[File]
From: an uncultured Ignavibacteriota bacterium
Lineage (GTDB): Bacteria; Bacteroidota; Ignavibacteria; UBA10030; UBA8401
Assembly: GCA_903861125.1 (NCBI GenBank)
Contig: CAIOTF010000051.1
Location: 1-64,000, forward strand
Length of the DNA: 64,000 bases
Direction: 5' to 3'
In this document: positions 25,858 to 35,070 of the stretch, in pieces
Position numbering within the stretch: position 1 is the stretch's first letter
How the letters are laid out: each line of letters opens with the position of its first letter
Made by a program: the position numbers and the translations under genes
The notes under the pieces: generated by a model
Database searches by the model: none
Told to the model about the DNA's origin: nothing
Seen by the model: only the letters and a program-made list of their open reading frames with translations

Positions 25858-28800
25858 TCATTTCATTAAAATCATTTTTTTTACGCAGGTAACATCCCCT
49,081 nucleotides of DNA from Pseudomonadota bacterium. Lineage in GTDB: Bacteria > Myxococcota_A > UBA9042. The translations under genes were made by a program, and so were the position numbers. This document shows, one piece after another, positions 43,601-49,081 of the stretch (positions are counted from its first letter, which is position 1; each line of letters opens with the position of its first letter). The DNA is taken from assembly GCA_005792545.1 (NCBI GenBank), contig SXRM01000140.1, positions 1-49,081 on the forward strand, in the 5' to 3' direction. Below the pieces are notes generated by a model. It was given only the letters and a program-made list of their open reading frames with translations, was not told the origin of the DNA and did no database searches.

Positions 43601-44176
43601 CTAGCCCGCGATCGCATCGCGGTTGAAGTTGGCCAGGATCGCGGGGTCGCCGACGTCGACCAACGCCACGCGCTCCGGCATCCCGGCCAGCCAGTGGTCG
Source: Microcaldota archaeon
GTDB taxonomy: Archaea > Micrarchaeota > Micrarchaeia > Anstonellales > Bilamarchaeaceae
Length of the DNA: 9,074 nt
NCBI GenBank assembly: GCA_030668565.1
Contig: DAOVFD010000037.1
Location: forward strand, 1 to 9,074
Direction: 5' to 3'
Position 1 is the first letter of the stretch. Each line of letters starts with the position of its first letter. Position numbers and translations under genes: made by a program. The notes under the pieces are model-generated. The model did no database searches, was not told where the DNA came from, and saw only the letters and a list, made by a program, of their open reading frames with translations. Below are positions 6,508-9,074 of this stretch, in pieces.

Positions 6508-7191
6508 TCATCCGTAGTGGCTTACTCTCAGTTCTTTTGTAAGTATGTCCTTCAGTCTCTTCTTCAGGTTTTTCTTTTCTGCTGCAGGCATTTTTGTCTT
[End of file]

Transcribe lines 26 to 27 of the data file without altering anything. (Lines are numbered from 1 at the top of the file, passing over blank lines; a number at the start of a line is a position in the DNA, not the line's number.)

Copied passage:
Location: forward strand, 1 to 9,074
Direction: 5' to 3'